Grocery and convenience stores also stand to benefit if Sunday alcohol sales are allowed.
John Robbins, who co-owns Verona-based Robbins Oil with his brother, Ben, said he hopes the City Council votes to allow Sunday sales of beer and light wine.
“The whole thing is not just about beer,” Robbins said.
When people go into his two convenience stores in Tupelo, including Papa V’s in Fairpark, they buy several items they need. He expects that if they bought beer on Sunday, they also would buy chips and other snack items.
“Right now they’re traveling to other places to buy their beer if they choose to buy on Sunday,” Robbins said. “The city of Tupelo might as well reap the rewards of it and collect the sales tax.”
Okolona, for example, allows Sunday beer sales, as do Corinth and West Point.
Opponents say that permitting Sunday alcohol sales will open the community to more problems, and they have been clear in letting City Council members know how they feel.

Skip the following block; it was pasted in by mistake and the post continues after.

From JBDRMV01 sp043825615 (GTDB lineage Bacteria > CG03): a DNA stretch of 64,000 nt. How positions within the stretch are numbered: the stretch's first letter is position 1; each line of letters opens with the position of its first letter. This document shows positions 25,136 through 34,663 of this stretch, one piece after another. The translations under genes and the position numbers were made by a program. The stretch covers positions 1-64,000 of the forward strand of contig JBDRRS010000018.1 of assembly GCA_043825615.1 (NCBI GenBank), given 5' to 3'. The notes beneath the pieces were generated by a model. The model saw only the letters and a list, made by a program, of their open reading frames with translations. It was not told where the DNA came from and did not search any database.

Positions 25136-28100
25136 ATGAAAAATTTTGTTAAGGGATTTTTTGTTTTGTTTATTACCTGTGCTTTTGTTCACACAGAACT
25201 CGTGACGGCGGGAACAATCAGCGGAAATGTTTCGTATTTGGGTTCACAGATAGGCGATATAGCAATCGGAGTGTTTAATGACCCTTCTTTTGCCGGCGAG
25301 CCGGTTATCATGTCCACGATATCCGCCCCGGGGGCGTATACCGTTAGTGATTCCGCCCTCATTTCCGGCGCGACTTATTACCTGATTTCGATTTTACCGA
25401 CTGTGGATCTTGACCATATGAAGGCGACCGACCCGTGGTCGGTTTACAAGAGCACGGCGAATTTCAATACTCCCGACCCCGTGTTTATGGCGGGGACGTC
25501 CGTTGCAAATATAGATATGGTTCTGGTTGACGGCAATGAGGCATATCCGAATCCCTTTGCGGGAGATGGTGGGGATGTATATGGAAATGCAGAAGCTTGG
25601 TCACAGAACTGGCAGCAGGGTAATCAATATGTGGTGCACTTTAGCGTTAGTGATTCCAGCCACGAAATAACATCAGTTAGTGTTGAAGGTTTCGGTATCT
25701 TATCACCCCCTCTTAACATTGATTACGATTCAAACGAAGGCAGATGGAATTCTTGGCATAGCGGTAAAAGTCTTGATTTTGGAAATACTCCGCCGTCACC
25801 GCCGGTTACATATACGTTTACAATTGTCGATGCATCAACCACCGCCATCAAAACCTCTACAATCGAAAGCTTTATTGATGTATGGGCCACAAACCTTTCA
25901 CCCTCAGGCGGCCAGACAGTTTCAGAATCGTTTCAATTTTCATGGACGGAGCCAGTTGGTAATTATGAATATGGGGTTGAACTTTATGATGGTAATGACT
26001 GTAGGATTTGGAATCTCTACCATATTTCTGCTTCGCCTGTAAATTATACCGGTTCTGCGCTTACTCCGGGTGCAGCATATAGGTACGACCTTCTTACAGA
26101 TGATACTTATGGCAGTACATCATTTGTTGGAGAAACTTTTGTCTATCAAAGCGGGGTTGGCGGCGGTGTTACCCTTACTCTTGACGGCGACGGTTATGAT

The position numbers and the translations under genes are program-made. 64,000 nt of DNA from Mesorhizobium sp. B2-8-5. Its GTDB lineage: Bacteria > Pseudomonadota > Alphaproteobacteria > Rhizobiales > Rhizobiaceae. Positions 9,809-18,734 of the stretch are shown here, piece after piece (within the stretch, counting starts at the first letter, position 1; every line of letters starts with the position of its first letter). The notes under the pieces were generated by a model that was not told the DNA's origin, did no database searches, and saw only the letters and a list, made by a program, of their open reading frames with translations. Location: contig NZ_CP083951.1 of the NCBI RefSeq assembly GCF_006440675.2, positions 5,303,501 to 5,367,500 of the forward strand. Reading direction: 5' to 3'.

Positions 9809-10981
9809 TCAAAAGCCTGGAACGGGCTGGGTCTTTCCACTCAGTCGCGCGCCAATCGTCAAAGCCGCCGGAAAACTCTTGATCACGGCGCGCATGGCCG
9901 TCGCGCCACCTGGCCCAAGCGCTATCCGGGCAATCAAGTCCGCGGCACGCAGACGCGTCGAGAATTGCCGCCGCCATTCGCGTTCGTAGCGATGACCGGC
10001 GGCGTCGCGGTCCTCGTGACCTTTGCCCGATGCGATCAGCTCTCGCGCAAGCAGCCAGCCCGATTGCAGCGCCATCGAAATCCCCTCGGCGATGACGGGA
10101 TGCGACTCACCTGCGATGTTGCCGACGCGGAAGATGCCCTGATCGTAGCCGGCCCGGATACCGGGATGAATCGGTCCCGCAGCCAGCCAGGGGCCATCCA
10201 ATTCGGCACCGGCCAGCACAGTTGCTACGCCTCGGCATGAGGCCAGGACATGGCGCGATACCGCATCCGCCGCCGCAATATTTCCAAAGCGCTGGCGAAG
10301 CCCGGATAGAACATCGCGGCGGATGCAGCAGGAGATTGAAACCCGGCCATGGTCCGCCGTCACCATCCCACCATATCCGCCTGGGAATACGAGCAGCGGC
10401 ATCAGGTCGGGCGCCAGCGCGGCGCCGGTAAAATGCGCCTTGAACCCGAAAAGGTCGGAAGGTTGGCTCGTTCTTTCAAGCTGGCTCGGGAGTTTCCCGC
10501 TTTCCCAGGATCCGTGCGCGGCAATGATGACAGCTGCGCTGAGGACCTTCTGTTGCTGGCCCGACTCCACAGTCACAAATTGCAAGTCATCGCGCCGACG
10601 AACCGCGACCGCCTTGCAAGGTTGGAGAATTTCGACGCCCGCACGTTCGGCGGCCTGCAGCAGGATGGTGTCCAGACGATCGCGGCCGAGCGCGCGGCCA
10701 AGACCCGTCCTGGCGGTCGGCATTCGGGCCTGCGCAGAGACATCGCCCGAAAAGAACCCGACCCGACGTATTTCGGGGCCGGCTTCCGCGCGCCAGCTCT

Tupelo Christians for Family Values placed a full-page ad in the Daily Journal on Sunday, asking “Should alcohol be sold on Sundays in Tupelo?” and urging members to contact council members “to let them know there is no price on family values.”
The Rev. Forrest Sheffield, senior pastor at Harrisburg Baptist Church, is chairman of the group. He told the Daily Journal that “there will come a time when someone gets hurt from buying beer on Sunday.”
Despite the strong feelings both for and against the proposal, not everyone is choosing sides.